Well the countdown has begun. This week my family and I are going on our first ever interstate road trip. I have been preparing for months, thinking of every possible weather condition we need to dress for, any ailment that might occur, every boredom that might attack. We are packed to the top of our minivan with goggles, antacids, Nintendo DS games, crayons, band aids and snack foods galore. Yet I remain confident there is something I’ve overlooked. What if the surf shoes cause blisters? Did I pack lip balm incase of sunburn? How many drink boxes do we need? Probably three dozen more than I’ve packed.
My kids have never seen the ocean before. They have no idea what it feels like to swim in salt water. Or how salty it really is. They have no idea how cold the ocean can be. I can’t wait to see their faces when they realize how vast the ocean is, how big the waves are. They are used to swimming in tiny ponds and indoor college swimming pools. This trip is going to be one that they will remember all their lives. I am excited to tears at how important this trip is in the childhood memory-making department.
When I was a kid we were very poor. My mom was raising three kids by herself. Every family on our street was married with kids. One time one of our neighbors decided to take up a canned goods drive for us, unbeknownst to my mom. This neighbor went up and down our whole street and asked all our neighbors if they would donate food for us. My mom was extremely embarrassed by it. She was a very proud person who worked full-time and did the best she could to provide for us: we were clean, healthy, fed, went to church every Sunday and education held in the highest regard. And every summer I felt like a rich kid. We had a yearly tradition of spending a week at Cape Cod. Not at all because we were rich, but more by a chance occurrence.
A decade before I was born my mom rented out a room to a woman from Massachusetts. This woman was wealthy, but not at all in a showy way. It was discreet family money. Her family lived very frugally. I remember watching her mother rinse out orange juice cans and tin foil to save. I always thought that was one of the secrets of the wealthy. Actually, she had lived through the Great Depression. Some things stay with you no matter where your life ends up.
This roommate, and eventual close family friend to this day, had a home on Cape Cod. Her wonderful family kindly took my mom under their wing, and every year they would generously invite her to visit them at Cape Cod in the summer. This became a yearly tradition for my mom, and eventually, for my siblings and I as well. Even now, I can still vividly remember cramming into our old Ford Maverick, full of rust and a bad patching job, and off we’d go to our week in heaven.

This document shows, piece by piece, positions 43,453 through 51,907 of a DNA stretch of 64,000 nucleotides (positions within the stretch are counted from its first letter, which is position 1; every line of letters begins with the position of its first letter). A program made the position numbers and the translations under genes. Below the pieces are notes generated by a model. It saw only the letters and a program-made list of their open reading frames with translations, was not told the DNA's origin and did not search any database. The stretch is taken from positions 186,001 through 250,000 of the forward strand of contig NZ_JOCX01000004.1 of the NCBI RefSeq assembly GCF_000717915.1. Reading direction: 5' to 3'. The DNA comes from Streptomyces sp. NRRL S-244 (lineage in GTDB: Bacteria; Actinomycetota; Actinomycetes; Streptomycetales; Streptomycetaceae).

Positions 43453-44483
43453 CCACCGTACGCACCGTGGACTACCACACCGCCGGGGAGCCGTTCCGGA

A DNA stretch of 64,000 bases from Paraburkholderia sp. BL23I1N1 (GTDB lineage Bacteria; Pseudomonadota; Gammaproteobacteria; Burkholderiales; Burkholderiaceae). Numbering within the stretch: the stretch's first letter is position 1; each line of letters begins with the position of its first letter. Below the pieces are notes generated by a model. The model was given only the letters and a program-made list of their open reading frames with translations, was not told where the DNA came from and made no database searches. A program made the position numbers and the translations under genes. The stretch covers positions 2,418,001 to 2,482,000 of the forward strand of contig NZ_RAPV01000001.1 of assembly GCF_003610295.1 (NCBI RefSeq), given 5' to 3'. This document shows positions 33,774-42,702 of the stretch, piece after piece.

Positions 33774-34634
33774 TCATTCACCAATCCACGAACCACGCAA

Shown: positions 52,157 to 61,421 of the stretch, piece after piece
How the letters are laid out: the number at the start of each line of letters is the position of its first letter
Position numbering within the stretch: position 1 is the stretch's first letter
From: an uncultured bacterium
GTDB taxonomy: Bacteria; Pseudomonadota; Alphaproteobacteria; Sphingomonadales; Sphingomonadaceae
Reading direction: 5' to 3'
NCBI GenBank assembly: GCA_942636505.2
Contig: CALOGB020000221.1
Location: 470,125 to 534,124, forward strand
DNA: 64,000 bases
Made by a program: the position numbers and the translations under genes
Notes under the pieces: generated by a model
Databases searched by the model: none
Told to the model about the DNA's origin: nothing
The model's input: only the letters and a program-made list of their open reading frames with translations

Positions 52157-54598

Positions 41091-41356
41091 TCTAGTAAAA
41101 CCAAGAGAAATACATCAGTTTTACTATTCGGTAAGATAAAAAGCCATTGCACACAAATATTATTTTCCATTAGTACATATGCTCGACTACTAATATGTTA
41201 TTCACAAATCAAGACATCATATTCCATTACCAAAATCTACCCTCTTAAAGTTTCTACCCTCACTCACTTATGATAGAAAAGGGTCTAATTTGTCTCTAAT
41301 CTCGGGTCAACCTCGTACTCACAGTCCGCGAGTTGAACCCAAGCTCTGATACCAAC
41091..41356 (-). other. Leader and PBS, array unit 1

Kids live in the moment. I don’t think I ever realized how fortunate we were to go to Cape Cod every summer. It was just something we did. Something wonderful and comforting to look forward to. Something that would make me feel like we were a regular family. It was a time when we were truly happy and carefree. We didn’t worry about bills. Or dealing with my father’s wife. Or feeling like the neighborhood misfits because we were the kids with the divorced parents.
Cape Cod for us was like Christmas in July. Literally. Everything was magic. We’d swim all day and after dinner we’d walk on the pier as we tried finishing our chocolate soft-serve ice cream cones before they melted all over us. Lying on the sand dunes at night we’d look out into the sky monitoring for satellites, possible UFO’s and discuss where the planes heading out over the ocean could be landing next. I would practice taking mental notes of every moment we spent collecting horse shoe crabs, or rolling down the sand dunes, or floating on the bay or traveling to Provincetown to see the art galleries. Even the smell of the sweet scrub pine trees was catalogued in my mind as part of a living dream so I could recall it again and again throughout the following school year.
It has now been eighteen years since my last trip to the Cape. I hope that some things in this world don’t change. The first night there I’m going to go to the top of that very sand dune to look for those satellites again – but this time I’ll be showing them to my kids. I hope this vacation gives my children some memories they can recall and enjoy their whole lives. Maybe we can make it a yearly tradition. Perhaps they might want to return to Cape Cod again someday with their own families. Maybe that very sand dune will still be there for them to climb to the top of so they can look out for those satellites. Or airplanes. Or UFO’s.